Piercing trill of some songbird,
a second one answering.
I can see my breath —
it’s chilly, still early spring.
Mary Oliver’s poem “The Dipper”
is a superb poem. I’d love to see
a dipper flying, then swimming
the rush of a mountain stream,
swimming underwater for its food.
This is why I’m on my way
toward Padden Creek this early
morning — in illusory hope.
However, if there are dippers here,
it seems likely they are dipping
and weaving air and water
along the upper reaches
of Padden Creek or Whatcom Creek.
Ornamental cherries in blossom —
more leaves and more petals
in drifts on the ground. The scent
of gardenias last night heavenly,
not overpowering. The scent of her
last night heavenly but faint.
A light rain, drizzle really.
I should pick up some olive oil
at that new place downtown.
What’s it called? Drizzle?
There’s that pale gray-white cat
again. Why can’t its human
keep it inside where it’s safe?
Before I leave the apartment
complex parking lot, I can hear
the creek, louder than normal
due to the rains. Why creek?
Why not stream? In her
biography of Montaigne,
Sarah Bakewell wrote that
“stream of consciousness”
was coined by Henry James
in 1890. 1890 — wow, that’s
during the first Fairhaven boom.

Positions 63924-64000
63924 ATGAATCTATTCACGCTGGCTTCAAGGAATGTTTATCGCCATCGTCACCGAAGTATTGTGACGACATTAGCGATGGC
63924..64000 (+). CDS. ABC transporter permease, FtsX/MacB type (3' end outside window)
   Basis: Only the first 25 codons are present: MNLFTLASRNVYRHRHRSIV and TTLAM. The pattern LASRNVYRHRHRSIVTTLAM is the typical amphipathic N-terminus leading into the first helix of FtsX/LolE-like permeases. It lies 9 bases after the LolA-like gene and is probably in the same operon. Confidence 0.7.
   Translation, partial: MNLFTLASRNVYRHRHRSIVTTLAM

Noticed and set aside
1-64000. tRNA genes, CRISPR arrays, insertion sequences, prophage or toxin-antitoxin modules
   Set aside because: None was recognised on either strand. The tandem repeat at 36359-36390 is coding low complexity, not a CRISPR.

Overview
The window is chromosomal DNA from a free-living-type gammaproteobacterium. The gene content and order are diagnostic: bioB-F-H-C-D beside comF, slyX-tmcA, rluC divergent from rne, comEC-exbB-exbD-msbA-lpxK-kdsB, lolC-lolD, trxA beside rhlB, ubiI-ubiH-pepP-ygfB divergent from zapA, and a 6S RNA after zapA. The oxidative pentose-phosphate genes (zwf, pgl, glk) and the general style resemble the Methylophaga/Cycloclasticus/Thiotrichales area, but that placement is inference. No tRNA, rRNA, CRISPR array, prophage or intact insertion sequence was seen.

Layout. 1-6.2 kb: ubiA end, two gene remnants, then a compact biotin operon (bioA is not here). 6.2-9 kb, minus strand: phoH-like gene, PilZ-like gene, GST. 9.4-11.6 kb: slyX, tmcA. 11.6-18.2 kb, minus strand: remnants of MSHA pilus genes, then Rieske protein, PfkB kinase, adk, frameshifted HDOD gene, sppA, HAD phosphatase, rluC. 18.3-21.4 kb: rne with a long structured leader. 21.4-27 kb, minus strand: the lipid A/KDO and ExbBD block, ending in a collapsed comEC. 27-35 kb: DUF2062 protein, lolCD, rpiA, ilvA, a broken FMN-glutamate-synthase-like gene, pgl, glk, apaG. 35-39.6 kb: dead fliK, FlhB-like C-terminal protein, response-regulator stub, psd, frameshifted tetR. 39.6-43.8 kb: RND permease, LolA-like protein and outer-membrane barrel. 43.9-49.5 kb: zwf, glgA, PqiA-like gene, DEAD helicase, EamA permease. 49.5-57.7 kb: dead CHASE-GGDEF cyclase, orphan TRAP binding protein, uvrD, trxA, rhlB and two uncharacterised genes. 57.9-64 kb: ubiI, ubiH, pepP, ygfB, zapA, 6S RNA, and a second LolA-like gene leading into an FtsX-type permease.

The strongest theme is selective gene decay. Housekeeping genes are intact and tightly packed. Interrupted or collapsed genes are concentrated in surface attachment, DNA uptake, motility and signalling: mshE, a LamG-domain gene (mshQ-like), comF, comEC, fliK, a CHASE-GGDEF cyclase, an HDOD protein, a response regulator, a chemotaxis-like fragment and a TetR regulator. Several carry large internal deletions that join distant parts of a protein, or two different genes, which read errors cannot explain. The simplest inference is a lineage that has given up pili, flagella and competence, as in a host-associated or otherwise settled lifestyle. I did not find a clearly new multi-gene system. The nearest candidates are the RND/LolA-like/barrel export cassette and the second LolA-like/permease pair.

I step through the curtain of trees
onto the trail and into a wide
ribbon of green. There must
be fifty shades of green here.
Why trail? Why not path?
Am I on my right path?
Train air horn —
freight train or coal train?
No matter, it’s so loud
I can hear the damn thing
from up here near 18th Street.
Silences between the trains
can be exquisite. Padden Creek’s
muted roar down the fish ladders
below culverts. Not as loud
as Whatcom Creek falls
above its estuary.
Now that’s loud!
A slow bend of creek,
and the creek water is shallow:
this is where I’ll scatter
Bigglesworth’s ashes next January.
I think I learned accidentally
where a mallard’s nest is
last night. This is precious
knowledge; mallards, don’t worry—
I won’t tell anyone,
not a cat, not even
a Great Blue Heron.
I’m worried, though: I think
the Great Blue Heron knows.
An American robin on the trail,
a crow’s set of three loud caws
above me. So many dandelions —
I think of the poet Ken Warfel —
dead for over two years now —
and his advocacy for dandelions,
his mentoring, his kindnesses.
Remember? I wonder if he knew
how much he meant to us.
Andrew Shattuck McBride
NaPoWriMo 2014 ~ Day 29
Blessings to the memory of Ken Warfel.
Hey — if you’re a resident of the greater Pacific Northwest, and if you’re making a difference in the lives of poets in your state, apply for the Kenneth Warfel Fellowship from poetrynight.
If you know someone who is making a difference in the lives of poets, urge that blessed person to apply. Check the poetrynight website for details, including eligibility details.